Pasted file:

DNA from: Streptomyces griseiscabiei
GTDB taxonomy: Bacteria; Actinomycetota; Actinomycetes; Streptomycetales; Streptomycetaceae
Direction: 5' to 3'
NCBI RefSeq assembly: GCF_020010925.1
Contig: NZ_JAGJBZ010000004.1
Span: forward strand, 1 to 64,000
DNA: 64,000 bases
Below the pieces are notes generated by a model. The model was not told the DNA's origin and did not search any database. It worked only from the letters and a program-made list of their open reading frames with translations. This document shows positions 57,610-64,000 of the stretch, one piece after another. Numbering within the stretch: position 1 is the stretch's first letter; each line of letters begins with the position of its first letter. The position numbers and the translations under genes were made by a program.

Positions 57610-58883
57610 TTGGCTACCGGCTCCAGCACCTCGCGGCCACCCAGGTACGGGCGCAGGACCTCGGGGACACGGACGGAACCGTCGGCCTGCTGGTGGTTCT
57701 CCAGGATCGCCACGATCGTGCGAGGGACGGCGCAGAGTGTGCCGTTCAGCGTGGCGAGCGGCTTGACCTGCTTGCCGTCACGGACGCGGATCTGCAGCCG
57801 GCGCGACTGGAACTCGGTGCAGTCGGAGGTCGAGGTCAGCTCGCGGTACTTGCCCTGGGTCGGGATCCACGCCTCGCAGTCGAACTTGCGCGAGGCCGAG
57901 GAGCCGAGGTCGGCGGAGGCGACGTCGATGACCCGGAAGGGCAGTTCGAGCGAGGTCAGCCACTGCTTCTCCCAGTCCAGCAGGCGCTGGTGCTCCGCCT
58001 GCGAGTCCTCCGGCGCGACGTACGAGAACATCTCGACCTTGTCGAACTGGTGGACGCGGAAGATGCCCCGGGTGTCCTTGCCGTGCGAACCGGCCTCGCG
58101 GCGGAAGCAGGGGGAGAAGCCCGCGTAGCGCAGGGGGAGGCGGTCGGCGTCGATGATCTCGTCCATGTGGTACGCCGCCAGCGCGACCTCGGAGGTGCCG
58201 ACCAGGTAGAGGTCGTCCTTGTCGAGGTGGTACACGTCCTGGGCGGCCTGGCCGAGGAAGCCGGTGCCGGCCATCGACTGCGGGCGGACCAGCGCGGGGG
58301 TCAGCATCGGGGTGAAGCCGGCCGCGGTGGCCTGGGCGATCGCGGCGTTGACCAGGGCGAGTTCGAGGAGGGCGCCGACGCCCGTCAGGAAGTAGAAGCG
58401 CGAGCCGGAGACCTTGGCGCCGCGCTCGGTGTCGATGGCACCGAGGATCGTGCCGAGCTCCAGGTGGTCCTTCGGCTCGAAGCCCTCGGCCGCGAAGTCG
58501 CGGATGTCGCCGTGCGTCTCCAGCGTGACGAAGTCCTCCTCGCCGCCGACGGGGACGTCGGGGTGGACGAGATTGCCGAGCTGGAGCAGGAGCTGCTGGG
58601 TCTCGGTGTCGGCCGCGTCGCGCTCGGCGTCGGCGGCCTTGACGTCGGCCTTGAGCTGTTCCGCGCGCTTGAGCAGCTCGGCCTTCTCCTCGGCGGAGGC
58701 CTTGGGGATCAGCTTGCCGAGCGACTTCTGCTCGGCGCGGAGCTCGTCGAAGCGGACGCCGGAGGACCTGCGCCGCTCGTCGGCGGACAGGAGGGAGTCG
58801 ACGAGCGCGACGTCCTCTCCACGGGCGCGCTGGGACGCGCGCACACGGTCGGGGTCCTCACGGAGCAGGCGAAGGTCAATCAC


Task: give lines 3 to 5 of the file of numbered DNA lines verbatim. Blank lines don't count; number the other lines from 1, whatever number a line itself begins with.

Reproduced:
Direction: 5' to 3'
NCBI RefSeq assembly: GCF_020010925.1
Contig: NZ_JAGJBZ010000004.1